It helps if you can try to estimate just how much funding you’ll need. There are plenty of personal budgeting apps that can help you get a clearer picture of your classroom expenses. Around 90% of projects that total less than $200 are successfully funded on DonorsChoose, but more ambitious endeavors can also succeed. Be specific about your needs, and include information about your vision for the classroom experience to help donors connect with your campaign. Michelle Ramos, who teaches PreK-12 was able to get the funding she needed for multiple projects using DonorsChoose, ranging from arts and science to games and puzzles for growing minds. She also shares the secret of her success with other teachers whose campaigns were fully funded.

Choosing the Right Platform

While Kickstarter is the household name in crowdfunding, it might not be the best platform unless you have an ambitious, innovative idea. The ideal platform for most K-12 teachers will likely be DonorsChoose, but there have been some great success stories on GoFundMe. You might also try organizations like AdoptAClassroom.org, where you can register your classroom to receive funding and donations.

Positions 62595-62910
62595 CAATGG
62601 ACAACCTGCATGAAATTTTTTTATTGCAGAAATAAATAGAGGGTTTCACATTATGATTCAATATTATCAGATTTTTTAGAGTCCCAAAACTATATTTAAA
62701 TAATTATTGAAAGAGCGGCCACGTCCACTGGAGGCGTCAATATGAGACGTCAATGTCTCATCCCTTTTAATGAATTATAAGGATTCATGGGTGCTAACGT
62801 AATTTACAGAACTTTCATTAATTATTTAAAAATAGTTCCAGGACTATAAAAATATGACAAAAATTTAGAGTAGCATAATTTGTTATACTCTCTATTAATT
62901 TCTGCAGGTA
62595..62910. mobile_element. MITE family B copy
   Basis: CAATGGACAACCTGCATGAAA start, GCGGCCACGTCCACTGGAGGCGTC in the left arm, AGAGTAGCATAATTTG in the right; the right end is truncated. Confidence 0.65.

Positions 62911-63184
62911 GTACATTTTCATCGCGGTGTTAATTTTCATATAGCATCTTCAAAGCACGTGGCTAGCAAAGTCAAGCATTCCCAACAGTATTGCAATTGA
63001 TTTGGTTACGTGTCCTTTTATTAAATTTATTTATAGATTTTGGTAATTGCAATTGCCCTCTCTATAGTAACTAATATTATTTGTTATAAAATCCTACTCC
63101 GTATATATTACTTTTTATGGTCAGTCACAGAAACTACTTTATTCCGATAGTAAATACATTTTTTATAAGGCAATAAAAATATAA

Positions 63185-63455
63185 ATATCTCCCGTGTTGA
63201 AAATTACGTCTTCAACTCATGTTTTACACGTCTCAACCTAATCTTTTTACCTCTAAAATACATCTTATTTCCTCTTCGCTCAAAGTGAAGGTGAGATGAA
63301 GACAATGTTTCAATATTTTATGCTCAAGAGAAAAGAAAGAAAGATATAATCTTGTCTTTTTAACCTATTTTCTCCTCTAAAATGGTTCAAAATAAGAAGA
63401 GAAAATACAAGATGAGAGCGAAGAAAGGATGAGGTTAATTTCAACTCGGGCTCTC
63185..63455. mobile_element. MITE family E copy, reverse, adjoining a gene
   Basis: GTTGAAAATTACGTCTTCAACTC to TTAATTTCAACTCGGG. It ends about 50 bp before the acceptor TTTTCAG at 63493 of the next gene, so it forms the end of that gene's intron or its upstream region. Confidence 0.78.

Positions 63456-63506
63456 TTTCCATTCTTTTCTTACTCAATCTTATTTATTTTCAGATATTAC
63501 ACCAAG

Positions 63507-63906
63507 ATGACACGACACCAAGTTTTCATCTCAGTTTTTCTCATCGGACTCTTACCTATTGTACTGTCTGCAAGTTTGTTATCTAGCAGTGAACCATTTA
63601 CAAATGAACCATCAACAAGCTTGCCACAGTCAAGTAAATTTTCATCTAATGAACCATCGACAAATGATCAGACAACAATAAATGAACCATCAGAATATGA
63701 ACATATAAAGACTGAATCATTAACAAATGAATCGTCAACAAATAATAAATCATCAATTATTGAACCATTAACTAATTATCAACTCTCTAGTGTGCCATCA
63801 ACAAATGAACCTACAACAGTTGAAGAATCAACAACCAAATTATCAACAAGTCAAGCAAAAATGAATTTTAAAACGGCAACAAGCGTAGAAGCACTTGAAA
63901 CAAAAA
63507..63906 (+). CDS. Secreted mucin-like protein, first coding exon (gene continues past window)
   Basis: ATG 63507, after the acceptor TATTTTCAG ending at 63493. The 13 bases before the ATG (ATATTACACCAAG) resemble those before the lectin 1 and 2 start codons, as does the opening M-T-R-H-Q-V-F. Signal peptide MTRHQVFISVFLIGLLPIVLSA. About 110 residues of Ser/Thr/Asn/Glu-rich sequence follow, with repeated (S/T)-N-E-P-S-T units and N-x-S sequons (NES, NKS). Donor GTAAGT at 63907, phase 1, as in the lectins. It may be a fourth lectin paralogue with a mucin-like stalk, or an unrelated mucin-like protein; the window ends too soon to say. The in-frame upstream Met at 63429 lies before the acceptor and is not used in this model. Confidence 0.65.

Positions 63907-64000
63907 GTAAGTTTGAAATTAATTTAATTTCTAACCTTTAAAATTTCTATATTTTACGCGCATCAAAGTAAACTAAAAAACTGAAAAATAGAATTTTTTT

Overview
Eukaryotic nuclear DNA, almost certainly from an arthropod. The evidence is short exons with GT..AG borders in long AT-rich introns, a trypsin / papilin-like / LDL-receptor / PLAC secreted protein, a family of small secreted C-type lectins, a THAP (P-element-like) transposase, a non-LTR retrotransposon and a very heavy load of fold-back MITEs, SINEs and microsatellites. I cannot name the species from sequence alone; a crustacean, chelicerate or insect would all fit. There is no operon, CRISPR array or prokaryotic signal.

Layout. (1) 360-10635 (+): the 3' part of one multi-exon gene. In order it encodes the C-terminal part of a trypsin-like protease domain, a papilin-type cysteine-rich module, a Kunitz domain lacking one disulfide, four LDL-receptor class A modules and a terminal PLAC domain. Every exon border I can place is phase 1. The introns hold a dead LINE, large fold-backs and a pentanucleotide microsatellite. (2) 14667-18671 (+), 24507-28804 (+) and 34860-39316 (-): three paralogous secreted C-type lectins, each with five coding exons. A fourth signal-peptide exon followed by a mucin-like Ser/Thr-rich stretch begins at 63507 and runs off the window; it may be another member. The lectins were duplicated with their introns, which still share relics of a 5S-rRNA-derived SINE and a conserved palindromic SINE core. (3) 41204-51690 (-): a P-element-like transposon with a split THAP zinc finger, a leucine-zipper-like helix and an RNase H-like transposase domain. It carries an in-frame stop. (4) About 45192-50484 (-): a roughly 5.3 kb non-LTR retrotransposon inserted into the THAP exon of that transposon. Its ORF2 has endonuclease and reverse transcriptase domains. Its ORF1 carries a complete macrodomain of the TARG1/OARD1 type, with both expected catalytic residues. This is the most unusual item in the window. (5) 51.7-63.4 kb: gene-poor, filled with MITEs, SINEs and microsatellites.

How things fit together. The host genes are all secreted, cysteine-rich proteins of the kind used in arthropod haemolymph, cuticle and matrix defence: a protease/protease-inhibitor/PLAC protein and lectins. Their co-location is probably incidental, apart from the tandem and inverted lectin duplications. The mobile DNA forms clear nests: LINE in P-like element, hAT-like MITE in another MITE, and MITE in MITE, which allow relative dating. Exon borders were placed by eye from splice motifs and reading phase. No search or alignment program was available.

Cash Back Credit Cards

Another way to lessen out-of-pocket costs:  opt for a cash back credit card. Particularly a card that offers high-rate cash back on the types of purchases you’re already making.

These cash back rewards can really add up, especially if you’re earning them with a card that rewards your regular spending habits. Redeem your rewards for statement credits or gift cards (depending on the credit card you choose) to spend on the supplies you need. As long as you don’t alter your spending to earn more cash back, this is essentially free money for your classroom!

Making the Most of What You Have

Locating additional funding can be a little tricky. Whichever strategy you choose it’s smart to make the most of what you already have.

Buy in Bulk (And on the Cheap)

Sometimes it’s cheaper to buy your school supplies in bulk. Stores like Dollar Tree have online shops where you can buy composition notebooks, safety scissors, markers, and more in bulk for a reduced “case” price.

Ask for Donations of Gently-Used Supplies

There’s no shame in asking for donations, and you might find that plenty of people are willing to donate their gently-used supplies for your class. Put the word out at your local church and if there are any community groups in the neighborhood, let them know you need supplies. If you have a colleague who is about to retire or move on to a new age group, see if they have any extra classroom supplies you could use. Your local library is also a great place to check for any gently-used book sales as many of these institutions are all-too-eager to contribute to the classroom.